A border provides a frame for your boxes. In this module find out how to change the size, style and color of borders using CSS.
In the box model module, we considered a frame analogy to describe each section of the box model.
The border box is the frame of your boxes,
border properties give you a huge array of options to create that frame in
nearly any style that you can think of.
Border properties #
border properties provide a way to style the various parts of a border.
For a border to appear,
you have to define the
There's a few options to choose from:
When using the
the browser will darken the border color for the second shown color to provide contrast and depth.
This behaviour can vary between browsers,
especially for dark colors such as
In Chrome, these border styles will appear to be solid and in Firefox,
they will be lightened to then provide a darker second color.
Browser behaviour can vary for other border styles too,
so it's important to test your site in different browsers.
A common example of this difference is how each browser renders the
you can use the
shorthand property to define all the parts of your border in one declaration.
border: 1px solid red;
The order of values in the
border shorthand are
border-style and then,
You can set color on all sides of your box or on each individual side with
By default, it uses the box's current text color:
This means that if you only declare border properties,
the color will be that computed value unless you explicitly set it.
border: solid; /* Will be a blue border */
border: solid yellow;
The width of a border is how thick the line is, and is controlled by
The default border width is
This won't be visible unless you define a style, though.
You can use other named widths such as
border-width properties also accept a length unit such as
To set border width on each side of your box, use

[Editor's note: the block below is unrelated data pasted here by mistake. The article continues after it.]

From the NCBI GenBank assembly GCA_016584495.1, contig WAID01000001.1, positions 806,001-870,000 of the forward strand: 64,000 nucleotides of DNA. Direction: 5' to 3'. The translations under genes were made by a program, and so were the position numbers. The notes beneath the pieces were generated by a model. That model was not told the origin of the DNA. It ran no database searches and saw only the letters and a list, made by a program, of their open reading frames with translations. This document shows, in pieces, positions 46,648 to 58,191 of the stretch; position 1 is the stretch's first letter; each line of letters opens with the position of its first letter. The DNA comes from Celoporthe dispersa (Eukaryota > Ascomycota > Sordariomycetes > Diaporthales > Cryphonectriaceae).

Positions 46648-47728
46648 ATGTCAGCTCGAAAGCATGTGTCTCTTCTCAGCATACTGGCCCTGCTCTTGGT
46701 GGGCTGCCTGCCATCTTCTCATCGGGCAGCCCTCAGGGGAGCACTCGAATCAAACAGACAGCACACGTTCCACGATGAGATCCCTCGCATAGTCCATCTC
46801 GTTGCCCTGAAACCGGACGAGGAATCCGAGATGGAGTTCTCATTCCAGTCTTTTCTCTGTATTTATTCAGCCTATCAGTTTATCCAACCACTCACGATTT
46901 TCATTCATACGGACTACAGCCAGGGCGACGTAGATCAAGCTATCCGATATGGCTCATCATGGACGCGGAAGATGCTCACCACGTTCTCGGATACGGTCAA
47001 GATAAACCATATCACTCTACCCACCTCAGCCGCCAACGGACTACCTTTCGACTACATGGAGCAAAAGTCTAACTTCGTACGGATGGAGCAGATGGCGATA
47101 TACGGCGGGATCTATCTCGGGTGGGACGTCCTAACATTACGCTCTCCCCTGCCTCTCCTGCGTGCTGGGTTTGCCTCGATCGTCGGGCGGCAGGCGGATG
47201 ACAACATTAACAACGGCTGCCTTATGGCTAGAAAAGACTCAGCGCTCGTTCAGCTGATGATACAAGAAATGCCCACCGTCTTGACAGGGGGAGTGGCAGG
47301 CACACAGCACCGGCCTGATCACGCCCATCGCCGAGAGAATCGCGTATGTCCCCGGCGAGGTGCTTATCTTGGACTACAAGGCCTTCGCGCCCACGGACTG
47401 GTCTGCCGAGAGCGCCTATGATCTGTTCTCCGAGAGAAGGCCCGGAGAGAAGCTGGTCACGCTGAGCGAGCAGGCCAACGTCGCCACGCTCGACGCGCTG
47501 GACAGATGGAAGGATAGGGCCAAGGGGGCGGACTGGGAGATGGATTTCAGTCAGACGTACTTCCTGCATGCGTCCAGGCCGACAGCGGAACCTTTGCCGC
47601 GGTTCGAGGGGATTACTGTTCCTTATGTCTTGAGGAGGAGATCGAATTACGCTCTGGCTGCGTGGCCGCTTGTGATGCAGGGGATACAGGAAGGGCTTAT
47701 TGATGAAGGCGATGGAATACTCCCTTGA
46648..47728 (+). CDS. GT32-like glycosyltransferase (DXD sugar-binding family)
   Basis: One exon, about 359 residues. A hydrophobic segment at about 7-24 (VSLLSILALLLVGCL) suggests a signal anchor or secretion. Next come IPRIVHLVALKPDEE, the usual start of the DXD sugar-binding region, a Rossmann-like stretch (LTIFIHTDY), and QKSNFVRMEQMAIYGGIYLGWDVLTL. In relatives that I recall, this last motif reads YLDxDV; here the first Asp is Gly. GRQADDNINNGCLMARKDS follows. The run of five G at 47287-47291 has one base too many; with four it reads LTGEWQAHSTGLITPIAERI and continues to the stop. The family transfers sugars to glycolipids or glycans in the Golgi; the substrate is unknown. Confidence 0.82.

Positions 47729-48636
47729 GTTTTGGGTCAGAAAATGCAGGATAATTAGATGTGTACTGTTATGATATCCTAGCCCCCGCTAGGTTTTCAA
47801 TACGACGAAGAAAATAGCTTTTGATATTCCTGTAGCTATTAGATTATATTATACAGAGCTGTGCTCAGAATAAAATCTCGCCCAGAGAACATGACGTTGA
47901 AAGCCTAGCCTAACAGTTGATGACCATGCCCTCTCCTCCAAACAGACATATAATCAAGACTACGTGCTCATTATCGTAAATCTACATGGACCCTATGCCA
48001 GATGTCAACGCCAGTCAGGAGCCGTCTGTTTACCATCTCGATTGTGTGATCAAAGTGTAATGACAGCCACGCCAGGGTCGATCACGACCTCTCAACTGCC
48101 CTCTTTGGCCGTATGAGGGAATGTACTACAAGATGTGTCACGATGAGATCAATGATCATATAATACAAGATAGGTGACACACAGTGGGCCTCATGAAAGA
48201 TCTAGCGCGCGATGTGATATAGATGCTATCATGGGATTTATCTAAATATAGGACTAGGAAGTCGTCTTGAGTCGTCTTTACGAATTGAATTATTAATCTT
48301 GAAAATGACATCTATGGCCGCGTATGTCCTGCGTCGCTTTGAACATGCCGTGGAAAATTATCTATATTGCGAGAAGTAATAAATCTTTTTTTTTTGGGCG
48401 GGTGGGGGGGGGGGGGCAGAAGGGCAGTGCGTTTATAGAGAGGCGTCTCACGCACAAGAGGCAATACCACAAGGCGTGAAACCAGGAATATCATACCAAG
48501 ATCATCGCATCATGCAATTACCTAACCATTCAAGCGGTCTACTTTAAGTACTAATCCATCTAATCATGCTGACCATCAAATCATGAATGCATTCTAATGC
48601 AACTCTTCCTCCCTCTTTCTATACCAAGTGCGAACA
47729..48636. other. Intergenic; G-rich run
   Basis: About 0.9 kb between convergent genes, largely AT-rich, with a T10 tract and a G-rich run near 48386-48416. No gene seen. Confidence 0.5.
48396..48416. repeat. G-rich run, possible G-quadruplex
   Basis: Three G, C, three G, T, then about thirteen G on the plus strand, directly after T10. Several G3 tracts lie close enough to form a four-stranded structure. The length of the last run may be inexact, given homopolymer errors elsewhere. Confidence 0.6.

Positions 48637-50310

Logical properties #
In the Logical Properties module you discovered how to refer to block flow and inline flow, rather than explicit top, right, bottom or left sides.
You have this capability with borders, too:
border: 2px dotted;
border-inline-end: 2px solid red;
In this example,
.my-element has all sides defined as having a
dotted border that is the current text color.
inline-end border is then defined as
2px, solid and red.
This means that in left-to-right languages—like English—
the red border will be on the right side of the box.
In right-to-left languages—like Arabic—
the red border will be on the left side of the box.
Browser support is varied for logical properties in borders, so make sure you check support before using.
Border radius #
To give a box rounded corners use the
This shorthand adds a consistent border to each corner of your box.
As with the other border properties,
you can define the border radius for each side with
You can also specify each corner's radius in the shorthand, which follows the order: top left, top right, bottom right then bottom left.
border-radius: 1em 2em 3em 4em;
By defining a single value for a corner,
you are using another shorthand because a border radius is split into two parts:
the vertical and horizontal sides.
This means that when you set